From Twitter to TV Show

OK, they're really reaching now. It was silly enough when they turned a web TV show into a real TV show -- remember Quarterlife, canceled after the first episode? -- but now a new TV show on CBS is being featured with the tagline "Based on the Twitter sensation!" That's right -- a Twitter-to-TV deal.

You may remember the "Twitter sensation," a feed called "Shit My Dad Says," which was, exactly as its title suggested, a 140-character record of salty comments made by the father of the titular Tweeter, a semi-employed comedy writer named Justin Halpern. He had just moved back in with his parents, a rather blunt radiologist at UC San Diego. On Twitter he explained: "I'm 29. I live with my 74-year-old dad. He is awesome. I just write down shit that he says." After being re-Tweeted by a few prominent folk including Rob Corddry and Kristin Bell, Halpern was sifting through book deals. The resulting tome eventually became a bestseller, and a TV deal wasn't far behind.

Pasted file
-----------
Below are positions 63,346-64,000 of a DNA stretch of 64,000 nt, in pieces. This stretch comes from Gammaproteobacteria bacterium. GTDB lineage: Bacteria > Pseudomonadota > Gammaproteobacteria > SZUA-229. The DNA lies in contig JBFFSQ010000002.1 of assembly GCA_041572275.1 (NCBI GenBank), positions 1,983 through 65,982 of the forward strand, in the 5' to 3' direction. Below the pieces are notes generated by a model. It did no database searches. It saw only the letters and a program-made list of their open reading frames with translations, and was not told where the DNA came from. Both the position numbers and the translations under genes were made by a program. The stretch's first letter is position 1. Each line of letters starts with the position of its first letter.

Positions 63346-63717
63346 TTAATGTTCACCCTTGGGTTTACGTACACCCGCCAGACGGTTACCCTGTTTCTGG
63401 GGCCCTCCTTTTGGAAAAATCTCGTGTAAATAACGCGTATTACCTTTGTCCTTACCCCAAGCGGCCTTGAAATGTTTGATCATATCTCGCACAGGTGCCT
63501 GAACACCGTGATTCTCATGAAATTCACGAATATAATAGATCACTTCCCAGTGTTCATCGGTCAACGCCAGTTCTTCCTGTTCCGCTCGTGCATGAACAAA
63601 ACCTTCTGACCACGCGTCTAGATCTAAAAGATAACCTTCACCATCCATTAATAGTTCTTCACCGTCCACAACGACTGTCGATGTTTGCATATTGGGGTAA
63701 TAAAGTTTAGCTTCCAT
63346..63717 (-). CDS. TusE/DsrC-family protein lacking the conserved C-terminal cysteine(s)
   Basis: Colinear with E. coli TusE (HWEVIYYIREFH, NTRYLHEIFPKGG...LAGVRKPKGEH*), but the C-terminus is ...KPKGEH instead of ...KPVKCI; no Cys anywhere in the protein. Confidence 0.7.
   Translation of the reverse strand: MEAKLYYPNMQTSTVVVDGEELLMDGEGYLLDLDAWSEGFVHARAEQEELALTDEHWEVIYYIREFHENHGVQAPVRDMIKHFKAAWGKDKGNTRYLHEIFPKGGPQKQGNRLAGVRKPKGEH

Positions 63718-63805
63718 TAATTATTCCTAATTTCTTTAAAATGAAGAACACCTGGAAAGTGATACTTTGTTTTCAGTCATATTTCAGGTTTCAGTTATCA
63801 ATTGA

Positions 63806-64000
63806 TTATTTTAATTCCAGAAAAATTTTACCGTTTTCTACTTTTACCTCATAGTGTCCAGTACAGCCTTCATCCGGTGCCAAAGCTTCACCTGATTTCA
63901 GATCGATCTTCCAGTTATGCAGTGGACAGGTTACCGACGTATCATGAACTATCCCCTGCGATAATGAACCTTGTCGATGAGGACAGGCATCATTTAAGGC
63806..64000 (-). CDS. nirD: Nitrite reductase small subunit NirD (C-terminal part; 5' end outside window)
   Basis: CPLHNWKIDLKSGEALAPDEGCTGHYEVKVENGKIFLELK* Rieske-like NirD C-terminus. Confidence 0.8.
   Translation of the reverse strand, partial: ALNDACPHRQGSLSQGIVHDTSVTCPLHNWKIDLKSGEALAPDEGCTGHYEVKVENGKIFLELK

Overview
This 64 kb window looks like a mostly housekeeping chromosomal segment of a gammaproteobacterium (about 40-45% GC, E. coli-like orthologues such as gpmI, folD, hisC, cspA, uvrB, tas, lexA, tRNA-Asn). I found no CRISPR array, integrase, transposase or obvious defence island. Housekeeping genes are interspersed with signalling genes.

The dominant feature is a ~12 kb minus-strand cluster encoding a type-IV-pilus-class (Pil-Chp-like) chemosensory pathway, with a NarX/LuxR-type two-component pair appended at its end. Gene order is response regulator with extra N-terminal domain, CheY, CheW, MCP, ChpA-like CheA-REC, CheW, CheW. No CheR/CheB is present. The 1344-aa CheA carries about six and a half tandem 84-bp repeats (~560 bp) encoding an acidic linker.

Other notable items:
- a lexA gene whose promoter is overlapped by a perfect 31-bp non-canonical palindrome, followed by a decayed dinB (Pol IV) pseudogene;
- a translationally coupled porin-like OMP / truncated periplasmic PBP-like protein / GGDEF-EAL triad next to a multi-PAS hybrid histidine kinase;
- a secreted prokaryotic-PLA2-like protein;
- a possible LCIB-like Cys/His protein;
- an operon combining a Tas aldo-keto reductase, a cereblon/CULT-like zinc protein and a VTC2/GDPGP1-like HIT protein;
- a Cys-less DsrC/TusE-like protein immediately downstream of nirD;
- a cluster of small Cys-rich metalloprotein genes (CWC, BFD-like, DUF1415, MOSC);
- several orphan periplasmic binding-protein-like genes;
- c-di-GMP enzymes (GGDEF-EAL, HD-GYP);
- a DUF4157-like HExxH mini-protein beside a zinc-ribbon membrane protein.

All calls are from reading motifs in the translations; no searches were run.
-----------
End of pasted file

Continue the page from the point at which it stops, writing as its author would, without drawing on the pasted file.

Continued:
So if a Twitter feed can become a TV show, what's next? Facebook status updates? Is there a Twitter feed you could see making a movie or a TV show?

If you're really curious, here's a preview of the TV show. I love how CBS makes you watch a commercial before the preview, which is itself basically a commercial. Am I curmudgeonly to complain about such things?

A Very Brief History of Chamber Pots

Some of the oldest chamber pots found by archeologists have been discovered in ancient Greece, but portable toilets have come a long way since then. Whether referred to as "the Jordan" (possibly a reference to the river), "Oliver's Skull" (maybe a nod to Oliver Cromwell's perambulating cranium), or "the Looking Glass" (because doctors would examine urine for diagnosis), they were an essential fact of life in houses and on the road for centuries. In this video from the Wellcome Collection, Visitor Experience Assistant Rob Bidder discusses two 19th century chamber pots in the museum while offering a brief survey of the use of chamber pots in Britain (including why they were particularly useful in wartime).

A Tour of the New York Academy of Medicine's Rare Book Room

The Rare Book Room at the New York Academy of Medicine documents the evolution of our medical knowledge. Its books and artifacts are as bizarre as they are fascinating. Read more here.


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